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Published: 2012/01/06
by Sam Robertson

7 Walkers, Sullivan Hall, New York, NY – 12/30

Photo by Rob Chapman

While the living members of the Grateful Dead have spent the past couple years exploring their own projects, drummer Bill Kreutzmann has stayed extremely busy with his new band 7 Walkers. Kreutzmann brought his band’s New Orleans-influenced voodoo to New York’s Sullivan Hall on December 30th, as 7 Walkers performed both an early and late show (with separate admission) over a long night of music. However the early show was more than just an appetizer. Clocking in at over two hours with a mix of Grateful Dead classics and new material written by Robert Hunter, the band gave the early crowd their money’s worth. It was a wonder to watch Kreutzmann, 65 years old, still so energetically thrilled to have the opportunity to play music all night.

7 Walkers finds Kreutzmann teamed up with guitarist/vocalist Papa Mali, keyboardist Matt Hubbard and bassist George Porter Jr. Unfortunately Porter had New Year’s plans with the Funky Meters and couldn’t make the show. But Kirk Joseph from Dirty Dozen Brass Band joined and played the song’s basslines on his sousaphone. During “Death Don’t Have No Mercy” keyboardist Matt Hubbard traded his keyboard for a trombone, and the pair’s brassy swing breathed new life into the blues classic. Hubbard again picked up the trombone for the new Robert Hunter and Papa Mali collaboration, “New Orleans Crawl,” which is the kind of sleazy barroom rocker that thrives on a brassy low end. But on more exploratory material such as “Wharf Rat” the sousaphone sounded a bit out of place. Though the band is undoubtedly at their strongest with Porter Jr. manning the low end, Joseph proved to be a more than adequate substitute and nearly filled Porter’s big shoes.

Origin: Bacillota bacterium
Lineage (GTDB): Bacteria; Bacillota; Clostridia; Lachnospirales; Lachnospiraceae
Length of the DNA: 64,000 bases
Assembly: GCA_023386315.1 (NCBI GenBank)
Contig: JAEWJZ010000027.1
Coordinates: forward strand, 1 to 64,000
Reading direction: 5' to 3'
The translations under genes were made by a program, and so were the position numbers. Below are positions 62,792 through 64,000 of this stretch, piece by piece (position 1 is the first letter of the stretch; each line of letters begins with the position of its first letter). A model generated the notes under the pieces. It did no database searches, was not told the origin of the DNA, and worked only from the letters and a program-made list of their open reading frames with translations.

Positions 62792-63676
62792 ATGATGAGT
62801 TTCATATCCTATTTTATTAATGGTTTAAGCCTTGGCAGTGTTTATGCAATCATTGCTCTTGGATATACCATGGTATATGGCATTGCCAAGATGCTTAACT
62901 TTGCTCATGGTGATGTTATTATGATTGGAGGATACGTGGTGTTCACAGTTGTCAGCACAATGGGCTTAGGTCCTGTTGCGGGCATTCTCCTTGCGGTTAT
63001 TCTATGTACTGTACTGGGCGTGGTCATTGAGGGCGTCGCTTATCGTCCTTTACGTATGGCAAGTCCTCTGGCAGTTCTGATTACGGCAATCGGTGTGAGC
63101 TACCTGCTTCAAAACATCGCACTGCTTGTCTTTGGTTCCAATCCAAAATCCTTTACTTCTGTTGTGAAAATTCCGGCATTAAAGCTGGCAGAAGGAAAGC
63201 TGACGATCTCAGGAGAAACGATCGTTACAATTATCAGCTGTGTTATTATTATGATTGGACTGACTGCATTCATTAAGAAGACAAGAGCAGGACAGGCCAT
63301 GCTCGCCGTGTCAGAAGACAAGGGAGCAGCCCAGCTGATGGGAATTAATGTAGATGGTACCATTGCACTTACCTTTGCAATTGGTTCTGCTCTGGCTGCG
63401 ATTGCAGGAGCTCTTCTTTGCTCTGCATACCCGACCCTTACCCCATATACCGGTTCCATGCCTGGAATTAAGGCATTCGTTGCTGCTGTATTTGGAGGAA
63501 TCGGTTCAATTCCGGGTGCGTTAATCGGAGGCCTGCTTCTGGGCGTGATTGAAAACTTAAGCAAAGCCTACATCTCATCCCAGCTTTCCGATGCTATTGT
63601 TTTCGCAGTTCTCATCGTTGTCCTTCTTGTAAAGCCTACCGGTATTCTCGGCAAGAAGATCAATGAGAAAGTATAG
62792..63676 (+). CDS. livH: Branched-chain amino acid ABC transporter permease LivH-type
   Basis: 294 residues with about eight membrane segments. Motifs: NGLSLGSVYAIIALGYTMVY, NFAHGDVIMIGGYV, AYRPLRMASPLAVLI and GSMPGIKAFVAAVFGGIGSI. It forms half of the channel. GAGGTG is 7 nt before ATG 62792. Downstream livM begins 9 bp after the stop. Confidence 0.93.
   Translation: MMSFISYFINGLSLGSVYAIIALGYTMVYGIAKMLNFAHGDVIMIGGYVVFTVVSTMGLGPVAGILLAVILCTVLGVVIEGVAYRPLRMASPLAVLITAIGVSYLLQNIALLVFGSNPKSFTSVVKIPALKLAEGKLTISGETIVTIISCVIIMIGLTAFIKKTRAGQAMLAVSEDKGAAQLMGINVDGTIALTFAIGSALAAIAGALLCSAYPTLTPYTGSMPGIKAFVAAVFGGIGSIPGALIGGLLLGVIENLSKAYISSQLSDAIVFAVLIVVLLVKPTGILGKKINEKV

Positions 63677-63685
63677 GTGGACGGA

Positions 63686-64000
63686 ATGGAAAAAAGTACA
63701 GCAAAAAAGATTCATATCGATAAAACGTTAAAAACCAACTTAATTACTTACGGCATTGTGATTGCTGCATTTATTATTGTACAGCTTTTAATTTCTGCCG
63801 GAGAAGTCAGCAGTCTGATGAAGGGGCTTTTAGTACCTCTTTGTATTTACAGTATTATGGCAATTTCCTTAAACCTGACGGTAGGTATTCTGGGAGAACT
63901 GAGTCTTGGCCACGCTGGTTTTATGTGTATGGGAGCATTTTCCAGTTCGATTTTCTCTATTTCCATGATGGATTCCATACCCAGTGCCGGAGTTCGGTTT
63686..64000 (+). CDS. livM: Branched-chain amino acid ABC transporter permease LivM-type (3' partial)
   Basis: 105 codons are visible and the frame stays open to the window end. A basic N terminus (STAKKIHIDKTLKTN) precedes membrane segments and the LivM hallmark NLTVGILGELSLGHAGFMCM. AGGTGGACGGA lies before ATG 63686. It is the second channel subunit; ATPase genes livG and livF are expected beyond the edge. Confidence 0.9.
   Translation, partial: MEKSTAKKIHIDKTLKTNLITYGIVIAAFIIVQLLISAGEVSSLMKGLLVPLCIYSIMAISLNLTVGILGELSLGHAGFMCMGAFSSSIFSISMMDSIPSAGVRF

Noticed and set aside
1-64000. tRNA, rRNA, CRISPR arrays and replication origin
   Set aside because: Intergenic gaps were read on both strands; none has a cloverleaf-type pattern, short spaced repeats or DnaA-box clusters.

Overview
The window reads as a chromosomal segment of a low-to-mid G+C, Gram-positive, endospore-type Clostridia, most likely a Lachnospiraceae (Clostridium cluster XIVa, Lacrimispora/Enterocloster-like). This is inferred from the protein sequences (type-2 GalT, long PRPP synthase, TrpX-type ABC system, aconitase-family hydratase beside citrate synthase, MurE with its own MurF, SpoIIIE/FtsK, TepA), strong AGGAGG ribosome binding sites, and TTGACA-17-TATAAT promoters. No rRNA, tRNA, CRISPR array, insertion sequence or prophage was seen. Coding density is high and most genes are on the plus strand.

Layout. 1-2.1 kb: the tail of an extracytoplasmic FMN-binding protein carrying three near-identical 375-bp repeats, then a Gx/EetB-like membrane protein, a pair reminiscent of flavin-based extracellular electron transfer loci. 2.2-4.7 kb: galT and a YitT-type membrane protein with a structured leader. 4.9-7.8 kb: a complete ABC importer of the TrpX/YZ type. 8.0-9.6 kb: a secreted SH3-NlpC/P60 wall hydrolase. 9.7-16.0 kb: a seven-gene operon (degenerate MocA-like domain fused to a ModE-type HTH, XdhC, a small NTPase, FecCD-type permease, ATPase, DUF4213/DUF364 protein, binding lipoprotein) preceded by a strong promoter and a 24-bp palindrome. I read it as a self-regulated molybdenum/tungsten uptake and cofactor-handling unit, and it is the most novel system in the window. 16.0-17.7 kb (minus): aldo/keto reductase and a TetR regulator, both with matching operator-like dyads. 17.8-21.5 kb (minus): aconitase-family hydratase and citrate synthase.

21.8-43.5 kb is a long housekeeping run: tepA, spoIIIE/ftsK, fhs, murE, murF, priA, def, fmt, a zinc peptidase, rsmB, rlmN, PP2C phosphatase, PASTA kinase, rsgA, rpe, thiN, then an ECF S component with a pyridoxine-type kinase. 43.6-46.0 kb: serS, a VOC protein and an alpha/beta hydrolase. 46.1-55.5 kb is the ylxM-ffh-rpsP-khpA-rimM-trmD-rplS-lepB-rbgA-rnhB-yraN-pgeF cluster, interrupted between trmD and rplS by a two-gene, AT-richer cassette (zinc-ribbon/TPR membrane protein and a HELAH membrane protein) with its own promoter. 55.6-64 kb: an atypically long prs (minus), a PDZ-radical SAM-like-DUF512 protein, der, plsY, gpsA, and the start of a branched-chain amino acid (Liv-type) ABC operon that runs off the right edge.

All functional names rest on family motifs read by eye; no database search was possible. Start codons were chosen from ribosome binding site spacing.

For a band so deeply influenced by groove-heavy New Orleans funk and jazz, 7 Walkers are not afraid to dip into weird, psychedelic territory. “Wharf Rat” and 7 Walkers original “Bottle Up And Go” found Papa Mali floating liquefied guitar lines over Kreutzmann’s manic drumming. In Papa Mali, Kreutzmann has found a kindred spirit: a musician equally capable of drifting between deep sonic weirdness and groove-based blues. A man of many talents, Papa Mali also delivered heartfelt, tender vocals on “Wharf Rat” and new Hunter/Papa Mali original “Evangeline.”

Though Papa Mali’s voice is best-suited to ballads, when it came to Grateful Dead songs the band leaned more towards fast-tempo rockers that got the crowd dancing. “Big Railroad Blues” a song that has been tragically ignored by most post-Jerry projects, made a welcome appearance and the band revved things up to a reckless tempo as Papa Mali and Matt Hubbard traded frantic old school rock and roll licks. The band was similarly energetic on “Deal,” which found Papa Mali tearing things up with some bluesy slide work, while “Turn On Your Lovelight” found the band moving from bouncy soul into an exploratory, acid-drenched jam with swirling guitar and organ that felt like vintage 1960’s Grateful Dead.

Though the band had played over two hours, which was quite the lengthy set as far as early shows go, Kreutzmann, ever the gracious performer, led the band back out for an encore of “Bertha.” After such a long, high energy set in the suffocating heat of the tiny Sullivan Hall, the crowd and the band were ready to call it a night. But then there was Billy, 65 years young and nothing but smiles, pushing his band and the crowd to keep the fun going all night.

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